INTERPOL, the international criminal investigation body, today launched a special unit to tackle illegal fishing.
The new programme, called Project Scale, aims to suppress criminal networks and the ships they run, which, by some estimates, account for one in every five fish caught every year.
David Higgins, head of the environmental-crime programme at INTERPOL, says that there are various indicators to suggest that organized crime is involved in illegal fishing. “It’s like an unlawful business that’s operating. Wherever money is to be made there will be criminals looking to exploit that industry.”
Officially launched today in Lyons, France, and falling under the auspices of INTERPOL’s environmental-crime programme, Project Scale is backed by funding from the Pew Charitable Trusts, a charity organization, and will work in tandem with a working group on fisheries crime. The main purpose of the programme will be to collect data on what is a very murky area and provide a forum in which those responsible for enforcing maritime laws across the globe can exchange intelligence.
It is unclear at present exactly how much fishing falls into the overlapping categories of illegal, unreported and unregulated — known in the business as IUU. A widely cited 2009 study puts it at between US$10 billion and $23.5 billion, and between 11 million and 26 million tonnes of fish.
Illegal fishing has been blamed for devastating not just fish populations but also local economies in developing nations. Somalia’s recent outbreak of piracy has been attributed at least in part to fishermen seeking alternative incomes after their former livelihoods were destroyed by IUU ships.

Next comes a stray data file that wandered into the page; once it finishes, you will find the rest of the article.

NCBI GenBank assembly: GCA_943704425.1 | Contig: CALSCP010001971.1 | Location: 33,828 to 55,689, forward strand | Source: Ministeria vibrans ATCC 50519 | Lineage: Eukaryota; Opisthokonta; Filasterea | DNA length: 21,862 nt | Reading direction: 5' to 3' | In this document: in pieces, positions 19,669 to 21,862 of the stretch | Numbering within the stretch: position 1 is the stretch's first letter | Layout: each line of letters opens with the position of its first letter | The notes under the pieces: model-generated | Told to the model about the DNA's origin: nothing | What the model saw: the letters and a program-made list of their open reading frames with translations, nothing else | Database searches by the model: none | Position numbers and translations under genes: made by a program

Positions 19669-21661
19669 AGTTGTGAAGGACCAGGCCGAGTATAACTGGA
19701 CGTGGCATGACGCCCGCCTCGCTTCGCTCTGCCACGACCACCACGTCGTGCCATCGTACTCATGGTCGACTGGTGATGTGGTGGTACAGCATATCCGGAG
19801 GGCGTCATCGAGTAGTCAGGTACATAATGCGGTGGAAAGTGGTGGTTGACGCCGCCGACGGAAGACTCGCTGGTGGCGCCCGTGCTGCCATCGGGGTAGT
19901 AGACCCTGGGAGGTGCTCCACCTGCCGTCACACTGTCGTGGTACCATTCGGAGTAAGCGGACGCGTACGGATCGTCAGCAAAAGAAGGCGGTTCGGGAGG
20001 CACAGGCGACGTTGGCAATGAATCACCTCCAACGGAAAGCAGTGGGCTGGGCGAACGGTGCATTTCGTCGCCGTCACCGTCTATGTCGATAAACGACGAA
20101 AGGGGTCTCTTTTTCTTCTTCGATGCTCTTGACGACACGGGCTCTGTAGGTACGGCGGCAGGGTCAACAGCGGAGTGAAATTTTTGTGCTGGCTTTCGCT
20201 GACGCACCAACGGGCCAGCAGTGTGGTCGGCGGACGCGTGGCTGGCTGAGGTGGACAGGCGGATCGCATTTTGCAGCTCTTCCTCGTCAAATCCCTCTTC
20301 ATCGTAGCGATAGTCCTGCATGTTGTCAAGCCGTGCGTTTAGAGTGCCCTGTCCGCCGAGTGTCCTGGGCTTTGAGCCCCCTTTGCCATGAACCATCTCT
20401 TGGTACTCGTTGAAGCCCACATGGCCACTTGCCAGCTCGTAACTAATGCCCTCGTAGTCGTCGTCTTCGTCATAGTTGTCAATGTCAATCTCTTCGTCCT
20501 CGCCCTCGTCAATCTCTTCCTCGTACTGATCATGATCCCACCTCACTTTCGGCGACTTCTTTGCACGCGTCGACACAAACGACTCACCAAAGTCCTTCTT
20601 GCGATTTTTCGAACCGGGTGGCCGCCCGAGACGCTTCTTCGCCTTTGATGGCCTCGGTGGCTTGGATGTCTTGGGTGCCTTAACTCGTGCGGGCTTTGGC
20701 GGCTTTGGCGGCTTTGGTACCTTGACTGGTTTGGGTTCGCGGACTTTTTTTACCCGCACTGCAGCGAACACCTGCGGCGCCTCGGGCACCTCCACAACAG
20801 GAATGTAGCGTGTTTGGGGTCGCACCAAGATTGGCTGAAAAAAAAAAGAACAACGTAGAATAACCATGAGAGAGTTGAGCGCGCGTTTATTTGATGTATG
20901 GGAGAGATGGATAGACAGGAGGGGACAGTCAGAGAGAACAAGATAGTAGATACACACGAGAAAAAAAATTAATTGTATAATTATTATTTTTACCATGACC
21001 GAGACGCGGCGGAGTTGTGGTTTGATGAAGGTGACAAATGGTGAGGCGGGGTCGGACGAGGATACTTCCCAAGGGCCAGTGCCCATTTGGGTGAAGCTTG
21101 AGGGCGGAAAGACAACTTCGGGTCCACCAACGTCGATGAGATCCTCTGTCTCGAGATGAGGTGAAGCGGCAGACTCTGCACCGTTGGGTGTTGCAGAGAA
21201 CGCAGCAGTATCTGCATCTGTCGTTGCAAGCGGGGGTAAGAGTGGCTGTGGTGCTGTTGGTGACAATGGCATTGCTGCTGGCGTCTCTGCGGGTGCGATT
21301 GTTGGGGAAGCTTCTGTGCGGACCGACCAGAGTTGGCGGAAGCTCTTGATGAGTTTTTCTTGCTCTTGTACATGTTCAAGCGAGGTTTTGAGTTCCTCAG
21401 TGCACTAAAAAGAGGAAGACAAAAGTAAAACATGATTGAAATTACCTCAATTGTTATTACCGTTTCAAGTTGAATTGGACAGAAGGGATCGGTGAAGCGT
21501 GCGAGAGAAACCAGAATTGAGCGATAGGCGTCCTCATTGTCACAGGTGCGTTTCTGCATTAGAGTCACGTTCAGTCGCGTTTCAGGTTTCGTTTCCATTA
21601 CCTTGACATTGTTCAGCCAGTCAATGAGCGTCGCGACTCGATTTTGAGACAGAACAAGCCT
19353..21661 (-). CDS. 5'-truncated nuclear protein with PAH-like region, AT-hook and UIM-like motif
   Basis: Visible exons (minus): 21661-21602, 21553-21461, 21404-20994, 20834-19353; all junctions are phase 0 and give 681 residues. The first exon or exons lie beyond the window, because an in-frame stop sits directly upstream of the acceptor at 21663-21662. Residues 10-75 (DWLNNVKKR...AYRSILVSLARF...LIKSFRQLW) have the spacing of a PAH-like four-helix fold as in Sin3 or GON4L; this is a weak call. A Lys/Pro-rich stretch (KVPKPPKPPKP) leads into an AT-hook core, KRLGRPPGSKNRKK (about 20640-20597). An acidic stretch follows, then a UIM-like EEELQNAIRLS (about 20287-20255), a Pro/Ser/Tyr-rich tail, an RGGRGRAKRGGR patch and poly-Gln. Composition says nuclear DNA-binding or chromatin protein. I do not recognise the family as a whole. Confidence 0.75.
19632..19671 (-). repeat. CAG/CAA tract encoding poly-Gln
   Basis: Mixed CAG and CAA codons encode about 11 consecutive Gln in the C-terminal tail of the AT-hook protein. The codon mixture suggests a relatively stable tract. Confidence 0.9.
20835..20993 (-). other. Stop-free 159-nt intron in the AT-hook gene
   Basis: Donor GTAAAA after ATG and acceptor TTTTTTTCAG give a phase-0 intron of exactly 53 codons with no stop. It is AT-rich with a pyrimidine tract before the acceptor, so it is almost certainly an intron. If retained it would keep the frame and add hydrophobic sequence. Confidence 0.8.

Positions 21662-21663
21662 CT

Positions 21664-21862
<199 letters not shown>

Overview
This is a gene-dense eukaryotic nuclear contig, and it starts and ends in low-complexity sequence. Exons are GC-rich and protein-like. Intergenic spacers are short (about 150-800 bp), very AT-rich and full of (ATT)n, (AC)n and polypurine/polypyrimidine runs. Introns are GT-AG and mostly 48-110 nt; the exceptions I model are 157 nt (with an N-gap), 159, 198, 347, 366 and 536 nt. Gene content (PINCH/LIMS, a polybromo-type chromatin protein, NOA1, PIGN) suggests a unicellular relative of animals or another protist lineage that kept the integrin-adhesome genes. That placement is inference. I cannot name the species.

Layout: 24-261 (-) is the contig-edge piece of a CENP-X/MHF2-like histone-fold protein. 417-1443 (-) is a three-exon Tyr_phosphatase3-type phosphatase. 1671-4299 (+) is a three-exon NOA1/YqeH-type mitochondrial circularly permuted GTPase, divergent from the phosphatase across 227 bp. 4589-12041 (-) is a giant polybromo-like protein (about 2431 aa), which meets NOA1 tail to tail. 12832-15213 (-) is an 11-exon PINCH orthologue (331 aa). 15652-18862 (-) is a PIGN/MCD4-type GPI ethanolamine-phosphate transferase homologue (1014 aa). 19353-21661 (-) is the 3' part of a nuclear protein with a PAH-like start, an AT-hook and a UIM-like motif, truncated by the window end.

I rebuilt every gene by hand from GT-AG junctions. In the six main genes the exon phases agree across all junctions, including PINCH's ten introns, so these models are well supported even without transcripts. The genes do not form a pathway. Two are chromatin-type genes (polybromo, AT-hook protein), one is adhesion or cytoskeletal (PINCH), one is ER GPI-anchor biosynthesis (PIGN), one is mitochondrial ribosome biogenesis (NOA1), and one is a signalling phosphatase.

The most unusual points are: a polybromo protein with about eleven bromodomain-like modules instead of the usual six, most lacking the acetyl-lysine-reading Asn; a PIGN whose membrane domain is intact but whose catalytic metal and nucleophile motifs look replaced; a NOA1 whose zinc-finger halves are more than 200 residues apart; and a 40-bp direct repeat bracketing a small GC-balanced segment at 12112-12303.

Some IUU activity is likely to be small-scale unreported fishing done by otherwise legal vessels. At the other end of the spectrum, there are thought to be completely illegal fishing vessels run by large-scale criminal organizations.
“It’s a complex problem and a global problem. The importance of INTERPOL is it brings together 190 countries and their experience of environmental crime,” says Anthony Long, who runs Pew’s campaign against IUU fishing. “The most important thing is they get countries starting to share information. INTERPOL is the first step in getting back into the battle.”
International activity against IUU fishing is on the rise. In January this year, the US National Oceanic and Atmospheric Administration announced that ten nations had been identified as being home to ships engaging in IUU activity in 2011 or 2012. Europe last year warned eight countries that they could end up on a trade blacklist if they didn’t take strong action against illegal fishing.
In London earlier this month, at the Eighth International Forum on Illegal, Unreported and Unregulated Fishing, Europe’s fisheries commissioner, Maria Damanaki, praised INTERPOL’s moves into the area and said, “The fight against IUU sometimes reminds me of Greek mythology: we are destined, like Tantalus or Sisyphus, to endlessly pursue our human activities.”
“Again and again we need to chase criminals profiting from every loophole,” Damanaki added. “But with our international partners, we will sail on. We will stay the course.”